It Happened in Italy – The Hospital Hotel

On the morning of the 24 August Lady Helen woke to the sound of a message on Whatsap.  Her darling sister had woken up at 3:30am worrying about her.  Later she found that this was the exact time that an earthquake hit Italy and she messaged L.H. to find out if she was okay.  As they were far from the scenes of devastation she was able to reassure her sister that all that was quaking were her nerves with the build up to The Earl’s surgery.

That afternoon Lady Helen sorted out some clothing and packed a small bag.  Their guardian angel, Filippo had organised for her to spend two nights in the Hospital Hotel so she could be close to the Earl or the first day or two after his surgery which would take place the following day.

As Murphy’s Law would have it the trains were late – a most unusual occurrence in Italy.  Perhaps it was related to the Earthquake 300km away?

There were lots of announcements in Italian and even when they came through in English they were difficult to hear above the noise of the loud, excitable Italians who were freaking out over the delays.   Two young boys realised that she was Inglese and politely told her that her train would be leaving from a different platform.  They’d read the board correctly but in fact the train had been cancelled so she had to trek back to Platform 7 again and there she waited another half an hour before the next train to Arechi arrived.
Checking into the little hotel, which was run by The Lions, was not an easy exercise.  The receptionist was in a wheelchair and her English was non-existent.   LH. told her in Italian that she would write her details in the book for her but she would not allow it and copied everything down from her passport.  Then she prattled something off  that sounded like directions to her room but she didn’t give her the key.  So she said, “Chiave, per favore.”  (key please) The old lady pointed to the key on the hook behind the desk –  and that’s how L.H.  found out which number she  was in!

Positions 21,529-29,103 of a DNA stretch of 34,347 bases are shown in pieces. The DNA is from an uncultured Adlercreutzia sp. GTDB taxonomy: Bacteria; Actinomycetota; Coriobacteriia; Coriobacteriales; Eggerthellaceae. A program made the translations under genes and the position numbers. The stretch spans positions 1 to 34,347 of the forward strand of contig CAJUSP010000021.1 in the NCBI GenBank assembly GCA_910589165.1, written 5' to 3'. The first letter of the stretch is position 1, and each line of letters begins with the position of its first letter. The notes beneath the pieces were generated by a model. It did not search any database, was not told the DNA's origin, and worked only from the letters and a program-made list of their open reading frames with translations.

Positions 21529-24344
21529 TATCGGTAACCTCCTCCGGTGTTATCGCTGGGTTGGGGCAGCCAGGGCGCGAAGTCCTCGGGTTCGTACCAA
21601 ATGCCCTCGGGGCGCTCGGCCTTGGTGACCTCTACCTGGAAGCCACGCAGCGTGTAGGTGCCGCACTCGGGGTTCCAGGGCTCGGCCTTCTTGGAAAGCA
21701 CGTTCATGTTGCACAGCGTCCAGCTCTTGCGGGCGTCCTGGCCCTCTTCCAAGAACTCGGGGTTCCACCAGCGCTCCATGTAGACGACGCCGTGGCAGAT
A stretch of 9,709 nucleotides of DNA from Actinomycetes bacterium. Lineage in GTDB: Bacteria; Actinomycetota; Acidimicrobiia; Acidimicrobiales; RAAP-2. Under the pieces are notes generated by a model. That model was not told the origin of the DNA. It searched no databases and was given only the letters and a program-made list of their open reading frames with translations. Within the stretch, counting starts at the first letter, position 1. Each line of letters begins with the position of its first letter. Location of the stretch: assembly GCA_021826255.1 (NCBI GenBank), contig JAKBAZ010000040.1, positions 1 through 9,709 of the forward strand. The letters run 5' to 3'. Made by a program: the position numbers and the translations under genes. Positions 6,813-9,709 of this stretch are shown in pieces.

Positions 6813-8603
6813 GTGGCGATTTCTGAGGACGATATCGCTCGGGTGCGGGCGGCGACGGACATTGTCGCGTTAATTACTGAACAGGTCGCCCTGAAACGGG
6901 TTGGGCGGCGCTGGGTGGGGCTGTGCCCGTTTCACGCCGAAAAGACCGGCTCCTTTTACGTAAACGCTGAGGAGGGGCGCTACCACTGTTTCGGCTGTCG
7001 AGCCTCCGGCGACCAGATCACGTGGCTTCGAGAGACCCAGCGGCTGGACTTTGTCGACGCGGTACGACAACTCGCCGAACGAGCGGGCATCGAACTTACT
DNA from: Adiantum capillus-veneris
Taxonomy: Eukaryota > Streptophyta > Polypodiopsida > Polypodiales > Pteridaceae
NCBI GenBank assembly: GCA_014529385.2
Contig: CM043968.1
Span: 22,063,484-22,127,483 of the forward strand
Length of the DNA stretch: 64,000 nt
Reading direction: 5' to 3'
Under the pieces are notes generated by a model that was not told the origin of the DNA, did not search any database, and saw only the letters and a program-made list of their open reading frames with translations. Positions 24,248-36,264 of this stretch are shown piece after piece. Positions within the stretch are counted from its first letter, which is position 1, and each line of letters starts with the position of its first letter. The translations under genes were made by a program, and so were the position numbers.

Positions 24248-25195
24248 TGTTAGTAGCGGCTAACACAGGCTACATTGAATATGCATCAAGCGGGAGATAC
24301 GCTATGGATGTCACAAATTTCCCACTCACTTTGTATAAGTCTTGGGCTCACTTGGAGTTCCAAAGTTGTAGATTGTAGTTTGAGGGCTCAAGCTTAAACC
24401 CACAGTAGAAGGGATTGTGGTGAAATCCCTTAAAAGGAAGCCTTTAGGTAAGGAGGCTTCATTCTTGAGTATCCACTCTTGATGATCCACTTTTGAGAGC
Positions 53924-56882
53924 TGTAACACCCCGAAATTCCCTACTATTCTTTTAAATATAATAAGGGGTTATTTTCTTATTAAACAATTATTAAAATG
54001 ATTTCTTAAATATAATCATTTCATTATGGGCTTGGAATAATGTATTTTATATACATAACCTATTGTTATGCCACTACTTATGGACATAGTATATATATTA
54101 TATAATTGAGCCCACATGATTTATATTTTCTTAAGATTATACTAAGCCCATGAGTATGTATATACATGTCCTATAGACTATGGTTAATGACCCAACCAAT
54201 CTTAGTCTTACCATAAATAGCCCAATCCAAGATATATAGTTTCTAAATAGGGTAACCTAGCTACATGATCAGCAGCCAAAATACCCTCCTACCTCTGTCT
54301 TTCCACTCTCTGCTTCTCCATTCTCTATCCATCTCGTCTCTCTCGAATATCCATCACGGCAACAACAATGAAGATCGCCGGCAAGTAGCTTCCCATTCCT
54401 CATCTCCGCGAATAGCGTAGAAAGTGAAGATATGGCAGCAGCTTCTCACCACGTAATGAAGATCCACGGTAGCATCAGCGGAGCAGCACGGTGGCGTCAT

The Accommodation was cheap and cheerful


It was like a boarding school room


Clean but no toilet seat


Tiny shower – not for the oversized


It provided for all ones basic needs

Lady Helen then asked her about meals.    “Domani,” she kept saying which L.H. knew meant tomorrow and finally worked out that she would only get vouchers for the Hospital restaurant the following day.  “Pizza qui,” she said.   “Pizz here”

No I can’t eat pizza -L.H. indicated that she had a sore tummy.  “Insalata per favore,” she begged.  She prattled away rapidly and L.H. finally got the word – negozio which means shop. The old lady pointed and waved her arms in a vague direction quite certain that her ladyship could figure out where to go.  Luckily Filippo arrived just before she left to visit The Earl and he told her that the supermarket had a lovely deli and that it would be open till 9 pm.
That evening the visit with The Earl went well and except for a few gripes about loose wires hanging from the television and cleaners who could do a better job if they put some effort into it, he was feeling pretty positive.  His tummy was still bleeding so L.H.  went to find a male nurse to fix it. She practised the sentence before she called him and when he heard what was wrong he came immediately and dressed the wound again.
Before she left she spoke to the male nurse at the desk again and asked if she could come in to see The Earl before his operation at midday.  With the use of his ITranslate and hers they managed to communicate and she was told that she should  be there at 9 and that they would will get him ready for surgery between 10 and 11.   It would be a four-hour operation.
She went back to her room to drop off all the stuff she’d taken from The Earl as he would not be returning to that ward.   Then she walked to the wonderfully recommended supermarket and came back with some delicious Italian food.  She had to buy plastic knives and forks to eat it with and she ate from the containers as her lady host had no plate to offer her. However, there was a small kitchen with a communal fridge, tiny microwave oven and a hot plate to cook on.  She ate her meager meal of Italian delights and then sat down to write an email to family and friends.


NaBloPoMo November 2016


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